Thursday, July 30, 2009

Birds and Bees and Ice Cream .. oh my!!

Wow! What a busy day we've had at the museum! As some of you might know, every Thursday and Friday of the summer we have a different themed Drop-in-Day. Today was called The Birds and the Bees!
Right from the start Joe Joyce, meteorologist from NECN gave a really informative talk about the weather and all the things that go along with it.

As New England weather would have it, as soon as he started talking about thunder and rain it started to pour!! We had to put our events on hold for about a half hour and then it passed. Gotta love New England!

Thankfully the rain passed and soon we were all back outside with Jeani Warish from the Bristol County Beekeepers Association learning all about honeybees! She had a sample of bees from her own personal hive in a observation glass, busy at work. Jeani was super informative! We learned all about the differences in bees, how they work and what they do!

Here's some quick fun facts:

- Sugar water is the closest thing we have to nectar, that's what beekeepers feed their honeybees!

- Honey stays good forever!

- If you take one teaspoon of LOCAL (it's important that it's locally produced/colonized honey) everyday starting in February you will notice a decline in your pollen allergies. Wow! A spoonful of honey is also good for coughs and sore throats ... and it tastes good!

- A honey bee takes 21 days to hatch.

- Male honey bees are called drones and their main purpose in life is to mate.

- Every fall the female honey bees kick all the drones out of the hive!
- In the wild, bees make their hives into what is called Burr comb and it usually takes only 24 hours!

There was a taste test too for anyone that wanted to try it. Which do you prefer: acacia honey or blossom honey? I liked the acacia honey the best, and so did mostly everyone else! It was not as strong as the blossom honey, but if you really want some kick to your honey I would definitely recommend blossom! It's super sweet!

Some of the museum volunteers and interns were helping the kids make their own bees and pinwheels to take home out of everyday, household materials. There were some pretty creative bees flying out of there!

The best part of the day was when we got to see four honey bees being hatched!! It was so cool and takes about 20 minutes for the whole process. The queen bee puts the eggs into the little caves of the honey comb and the other bees (called nurse bees) cover them up and keep them safe until it's time for them to hatch. When their 21 days are up they eat their way out of the cave and then out they come! It was amazing! Thanks Jeani for bringing them to us :) Thanks also to Haagen-Dazs for donating free seed packets for everyone to take home and plant their own bee-friendly flowers!

That's not all though (I told you we were busy today!)! at 1:00 Marla Isaac from the New England Reptile and Raptor Exhibits came and gave an en"rapture"ing presentation about Birds of Prey!

We learned all about the different kinds of birds of prey there are (owls, falcons and hawks were at this presentation!). And we got to meet some pretty cool birds, like Rufus the red-shouldered hawk and Mo the red-tailed hawk.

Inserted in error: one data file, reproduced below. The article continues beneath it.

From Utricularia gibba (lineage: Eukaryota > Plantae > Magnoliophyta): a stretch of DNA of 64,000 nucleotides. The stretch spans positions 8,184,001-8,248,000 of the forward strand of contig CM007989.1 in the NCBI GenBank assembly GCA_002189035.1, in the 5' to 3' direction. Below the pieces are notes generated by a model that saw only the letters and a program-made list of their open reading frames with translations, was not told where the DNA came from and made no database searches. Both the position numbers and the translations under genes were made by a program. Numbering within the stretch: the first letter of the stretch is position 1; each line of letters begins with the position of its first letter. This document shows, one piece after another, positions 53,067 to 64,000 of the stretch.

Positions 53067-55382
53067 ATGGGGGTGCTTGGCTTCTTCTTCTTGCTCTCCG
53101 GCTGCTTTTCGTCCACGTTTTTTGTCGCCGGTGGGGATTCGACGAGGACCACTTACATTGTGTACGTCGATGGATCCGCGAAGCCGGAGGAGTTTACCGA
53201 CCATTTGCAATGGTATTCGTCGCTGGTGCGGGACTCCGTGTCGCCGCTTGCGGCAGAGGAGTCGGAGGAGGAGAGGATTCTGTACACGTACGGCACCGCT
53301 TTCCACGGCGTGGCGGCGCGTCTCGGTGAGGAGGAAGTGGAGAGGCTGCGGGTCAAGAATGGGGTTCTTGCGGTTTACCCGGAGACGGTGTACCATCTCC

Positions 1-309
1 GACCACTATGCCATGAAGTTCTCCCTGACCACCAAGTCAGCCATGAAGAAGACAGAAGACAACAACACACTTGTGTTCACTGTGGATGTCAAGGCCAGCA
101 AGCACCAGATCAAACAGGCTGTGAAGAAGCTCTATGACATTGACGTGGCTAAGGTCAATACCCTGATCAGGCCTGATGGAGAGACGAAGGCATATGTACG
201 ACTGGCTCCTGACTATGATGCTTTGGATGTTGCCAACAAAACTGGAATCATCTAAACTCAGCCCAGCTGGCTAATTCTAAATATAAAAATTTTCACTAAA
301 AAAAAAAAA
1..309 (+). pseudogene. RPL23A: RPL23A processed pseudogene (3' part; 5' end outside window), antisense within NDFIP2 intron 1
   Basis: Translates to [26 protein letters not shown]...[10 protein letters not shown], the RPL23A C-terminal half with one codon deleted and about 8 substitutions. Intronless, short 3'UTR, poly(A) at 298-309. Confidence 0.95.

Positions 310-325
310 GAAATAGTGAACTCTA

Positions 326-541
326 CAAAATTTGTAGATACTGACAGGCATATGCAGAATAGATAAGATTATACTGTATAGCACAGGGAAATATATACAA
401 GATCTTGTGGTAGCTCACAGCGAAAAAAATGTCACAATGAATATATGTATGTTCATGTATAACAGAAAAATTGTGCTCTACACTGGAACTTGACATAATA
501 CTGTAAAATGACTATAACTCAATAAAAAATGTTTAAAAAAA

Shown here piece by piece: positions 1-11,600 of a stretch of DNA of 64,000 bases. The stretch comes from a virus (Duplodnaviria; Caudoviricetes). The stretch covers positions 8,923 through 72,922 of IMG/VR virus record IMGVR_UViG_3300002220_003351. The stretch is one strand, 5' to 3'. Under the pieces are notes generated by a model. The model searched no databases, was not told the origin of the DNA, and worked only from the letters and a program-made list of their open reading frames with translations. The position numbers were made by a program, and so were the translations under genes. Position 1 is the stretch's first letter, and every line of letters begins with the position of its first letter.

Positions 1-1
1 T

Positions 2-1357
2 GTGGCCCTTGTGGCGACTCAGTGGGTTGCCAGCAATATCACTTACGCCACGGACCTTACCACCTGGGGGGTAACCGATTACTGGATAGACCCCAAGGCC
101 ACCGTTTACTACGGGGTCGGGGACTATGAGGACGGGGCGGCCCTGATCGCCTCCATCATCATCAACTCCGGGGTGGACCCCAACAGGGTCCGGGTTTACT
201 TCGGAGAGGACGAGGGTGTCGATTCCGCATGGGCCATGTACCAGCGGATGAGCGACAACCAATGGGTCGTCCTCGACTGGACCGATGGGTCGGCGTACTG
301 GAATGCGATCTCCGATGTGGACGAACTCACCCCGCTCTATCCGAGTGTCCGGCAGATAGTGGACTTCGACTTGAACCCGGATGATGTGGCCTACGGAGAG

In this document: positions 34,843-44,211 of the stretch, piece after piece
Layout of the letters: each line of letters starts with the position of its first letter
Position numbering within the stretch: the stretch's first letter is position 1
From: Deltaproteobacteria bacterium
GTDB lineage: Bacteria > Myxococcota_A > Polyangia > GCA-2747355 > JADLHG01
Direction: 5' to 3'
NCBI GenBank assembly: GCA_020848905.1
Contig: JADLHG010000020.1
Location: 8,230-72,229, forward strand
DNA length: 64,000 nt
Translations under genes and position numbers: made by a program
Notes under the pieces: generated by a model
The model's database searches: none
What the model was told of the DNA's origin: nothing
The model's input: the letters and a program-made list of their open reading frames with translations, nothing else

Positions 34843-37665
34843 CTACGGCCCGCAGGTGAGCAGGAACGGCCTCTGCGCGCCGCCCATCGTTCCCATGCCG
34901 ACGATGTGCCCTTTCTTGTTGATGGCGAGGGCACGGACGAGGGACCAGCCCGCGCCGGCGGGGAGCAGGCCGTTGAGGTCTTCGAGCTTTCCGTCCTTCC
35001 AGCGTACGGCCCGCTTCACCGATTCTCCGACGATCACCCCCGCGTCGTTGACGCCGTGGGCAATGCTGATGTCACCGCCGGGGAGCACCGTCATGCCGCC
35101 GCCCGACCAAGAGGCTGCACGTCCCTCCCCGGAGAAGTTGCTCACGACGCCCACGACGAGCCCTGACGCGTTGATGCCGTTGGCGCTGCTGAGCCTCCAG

Here are some more fun facts:

-Raptors are a type of bird of prey that has talons.
-All birds of prey are protected by law ... which means you, CANNOT hunt them, hurt them, or capture them.
-A short-winged hawk only eats birds that are diseased or dying.

-Once a bird of prey learns something (like in falconry) they don't forget it.

-Vultures can smell up to 12 miles away!

-Turkey vultures only started showing up in Massachusetts 10-12 years ago! Now they stick out the winters on Martha's Vineyard!

After all that the Museum gave out some free, delicious ice cream and Italian ice! Yum!!

It's been such a great day at the museum! Tomorrow is A Pirate's Life for Me!, which promises to be just as exciting! Thanks for dropping by and until then, don't forget to check out our website for more information on all the Drop-in-Days!

Monday, July 27, 2009

Outdoor Fun

"Rainbow in a Box" is a great scavenger hunt that siblings or friends from a variety of ages can enjoy. (Adapted from The Siblings' Busy Book. You may remember the authors' visit to the museum in April.) First use different colored markers to draw a few 1/2-inch dots on the bottom of a shoe box. For older children you can write the color words. Then go on a nature walk to find something of each color. Tape what you find near the dot on the bottom of the box. You and your children may be surprised at how many colors are right in your own yard.This activity reinforces color recognition and involves visual discrimination, an important pre-reading skill.

Michelle's Kids Try it at home!

For another fun outdoor activity involving balls and ramps, check out the "Balls and Ramps I" clip from the PBS Kids Curious George Video Page (which is loaded with videos great kids videos!) You don't need to go all the way to the playground though! Try making a ramp by putting something flat such as cardboard on a stack of books or over a small staircase. You can have the kids go around and collect different size balls, as well as non-ball items such as a soup can, an apple, or toys with wheels. They can even include some things that don't roll. Now have them explore how fast and far each item rolls and why some roll better than others. The kids won't know it, but they are actually building a foundation for learning physics. Don't be afraid to incorporate new vocabulary words such as friction, gravity, and inclined plane.